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Friday, April 07, 2006

Natural distributions

I've been thinking of late about what we can say about the probability distributions we might expect the world to throw at us. This is very important in machine learning. An algorithm which, knowingly or not, 'expected' to meet with certain specific kinds of distribution which in fact did occur is clearly at an advantage. But what kinds of consideration are important here? The universality of the Gaussian normal distribution as made explicit in the Central Limit Theorem might provide a pointer. Are there other distributions which arise robustly in different situations?

In Universality for mathematical and physical systems, Percy Deift describes distributions which govern data as far removed as the spacings between parked cars and the (scaled) spacings between the zeros of the Riemann zeta function. These distributions are studied in a field known as random matrix theory, which considers, for example, the eigenvalues of a random orthogonal matrix. Answers are beginning to emerge as to why these distributions are encountered, which parallel the three components of the central limit theorem: a statistical component (take independent, identically distributed random variables, centered and scaled), an algebraic component (add the variables), and an analytic component (take the limit in distribution as n → infinity). He signs off with the intriguing comment:
Our final comment/speculation is on the space D, say, of probability distributions. A priori, D is just a set without any "topography". But we know at least one interesting point on D, the Gaussian distribution FG. By the central limit theorem, it lies in a "valley", and nearby distributions are drawn towards it. What we seem to be learning is that there are other interesting distributions, like F1 or F2, etc., which also lie in "valleys" and draw nearby distributions in towards them. This suggests that we equip D with some natural topological and Riemannian structure, and study the properties of D as a manifold per se.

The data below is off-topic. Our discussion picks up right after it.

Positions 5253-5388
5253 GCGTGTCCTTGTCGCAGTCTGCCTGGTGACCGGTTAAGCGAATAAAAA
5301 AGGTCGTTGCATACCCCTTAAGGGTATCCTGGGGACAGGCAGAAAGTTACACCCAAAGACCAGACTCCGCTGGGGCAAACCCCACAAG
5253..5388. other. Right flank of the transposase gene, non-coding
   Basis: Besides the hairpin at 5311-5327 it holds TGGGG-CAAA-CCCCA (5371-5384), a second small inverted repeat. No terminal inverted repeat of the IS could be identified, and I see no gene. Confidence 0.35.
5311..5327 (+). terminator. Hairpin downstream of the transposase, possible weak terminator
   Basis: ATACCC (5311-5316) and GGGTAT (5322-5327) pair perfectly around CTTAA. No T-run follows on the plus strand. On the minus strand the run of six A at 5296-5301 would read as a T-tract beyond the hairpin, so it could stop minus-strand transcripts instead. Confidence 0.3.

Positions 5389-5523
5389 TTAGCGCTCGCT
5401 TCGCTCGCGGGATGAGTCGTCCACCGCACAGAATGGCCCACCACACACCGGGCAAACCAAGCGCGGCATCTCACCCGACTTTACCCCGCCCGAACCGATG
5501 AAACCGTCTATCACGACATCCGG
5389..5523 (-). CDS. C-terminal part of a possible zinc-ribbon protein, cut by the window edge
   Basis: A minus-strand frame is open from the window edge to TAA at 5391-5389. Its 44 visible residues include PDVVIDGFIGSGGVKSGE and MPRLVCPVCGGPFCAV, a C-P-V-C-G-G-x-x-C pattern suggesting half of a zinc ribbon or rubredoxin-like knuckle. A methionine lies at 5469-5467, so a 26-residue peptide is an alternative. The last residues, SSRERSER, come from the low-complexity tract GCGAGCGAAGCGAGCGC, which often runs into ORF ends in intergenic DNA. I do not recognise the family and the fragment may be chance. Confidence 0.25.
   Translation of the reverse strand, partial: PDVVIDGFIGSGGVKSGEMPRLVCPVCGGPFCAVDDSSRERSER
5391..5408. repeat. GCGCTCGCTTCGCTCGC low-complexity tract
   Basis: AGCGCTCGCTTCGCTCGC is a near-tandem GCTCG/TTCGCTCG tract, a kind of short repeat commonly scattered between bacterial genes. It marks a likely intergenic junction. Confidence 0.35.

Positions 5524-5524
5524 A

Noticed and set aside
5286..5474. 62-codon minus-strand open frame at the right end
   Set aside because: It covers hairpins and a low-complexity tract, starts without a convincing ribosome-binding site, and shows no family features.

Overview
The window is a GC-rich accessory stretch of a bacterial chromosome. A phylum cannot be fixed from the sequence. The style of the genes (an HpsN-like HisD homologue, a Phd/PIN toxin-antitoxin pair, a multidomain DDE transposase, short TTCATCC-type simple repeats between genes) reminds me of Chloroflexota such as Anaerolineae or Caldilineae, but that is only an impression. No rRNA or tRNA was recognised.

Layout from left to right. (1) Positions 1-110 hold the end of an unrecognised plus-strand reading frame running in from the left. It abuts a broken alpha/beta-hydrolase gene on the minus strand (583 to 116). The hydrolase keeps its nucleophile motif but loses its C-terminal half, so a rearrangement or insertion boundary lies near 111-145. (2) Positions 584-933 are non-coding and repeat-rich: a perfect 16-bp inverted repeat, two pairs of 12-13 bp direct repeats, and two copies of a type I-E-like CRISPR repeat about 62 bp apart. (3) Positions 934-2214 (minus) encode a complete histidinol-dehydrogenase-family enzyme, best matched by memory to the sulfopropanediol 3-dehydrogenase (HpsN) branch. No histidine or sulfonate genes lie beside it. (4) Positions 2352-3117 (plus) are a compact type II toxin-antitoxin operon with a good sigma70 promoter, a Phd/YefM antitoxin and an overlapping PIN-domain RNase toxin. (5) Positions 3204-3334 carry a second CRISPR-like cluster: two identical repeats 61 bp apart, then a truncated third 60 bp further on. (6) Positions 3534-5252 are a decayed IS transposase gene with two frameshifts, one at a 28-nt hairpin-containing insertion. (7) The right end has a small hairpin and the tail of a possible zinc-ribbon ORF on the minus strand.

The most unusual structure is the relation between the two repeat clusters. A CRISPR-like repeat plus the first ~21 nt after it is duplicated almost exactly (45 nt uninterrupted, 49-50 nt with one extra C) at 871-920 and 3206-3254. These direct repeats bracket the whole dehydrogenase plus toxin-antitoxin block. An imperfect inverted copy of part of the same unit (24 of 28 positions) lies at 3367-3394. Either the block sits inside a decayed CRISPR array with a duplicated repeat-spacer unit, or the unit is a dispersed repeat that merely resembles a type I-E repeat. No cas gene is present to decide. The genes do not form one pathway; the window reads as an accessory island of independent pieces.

Anonymous said...

David --

It is common to model many variables with Normal distributions, but often modelers ignore interactions. If human weights are normally distributed, then human heights cannot be, since the relationship between weights and height is surely not perfectly linear.

In financial markets, where variables have traditionally been modeled as Normal, there is strong evidence that a distribution with fatter tails is appropriate (since rare events happen with more frequency than a Normal would suggest). People have used, for example, the Cauchy distribution instead. Unfortunately, its variance is infinite.

-- Peter

April 12, 2006 5:20 PM  
Anonymous said...

The paragraph of Deift you quote reminds me of work by statisticians looking at the differential geometry of the space of probability distributions, initiated I think by Bradley Efron and by Ole Barndorff-Neilsen. Deift seems unaware of this work. To anyone interested, I recommend the two nice books by Kass & Vos, and by Amari & Nagaoka.

author = "R. E. Kass and P. W. Vos",
title = "Geometrical Foundations of Asymptotic Inference",
publisher = "John Wiley and Sons",
year = "1997",
series = "Wiley Series in Probability and Statistics",
address = "New York, NY, USA"}

author = "S. Amari and H. Nagaoka",
title = "Methods of Information Geometry",
publisher = "American Mathematical Society",
year = "2000",
volume = "191",
series = "Translations of Mathematical Monographs",
address = "Providence, RI, USA",
note = "Originally published in Japanese by Iwanami Shoten, Tokyo, in 1993. Translated by D. Harada"}

-- Peter

April 12, 2006 6:13 PM  

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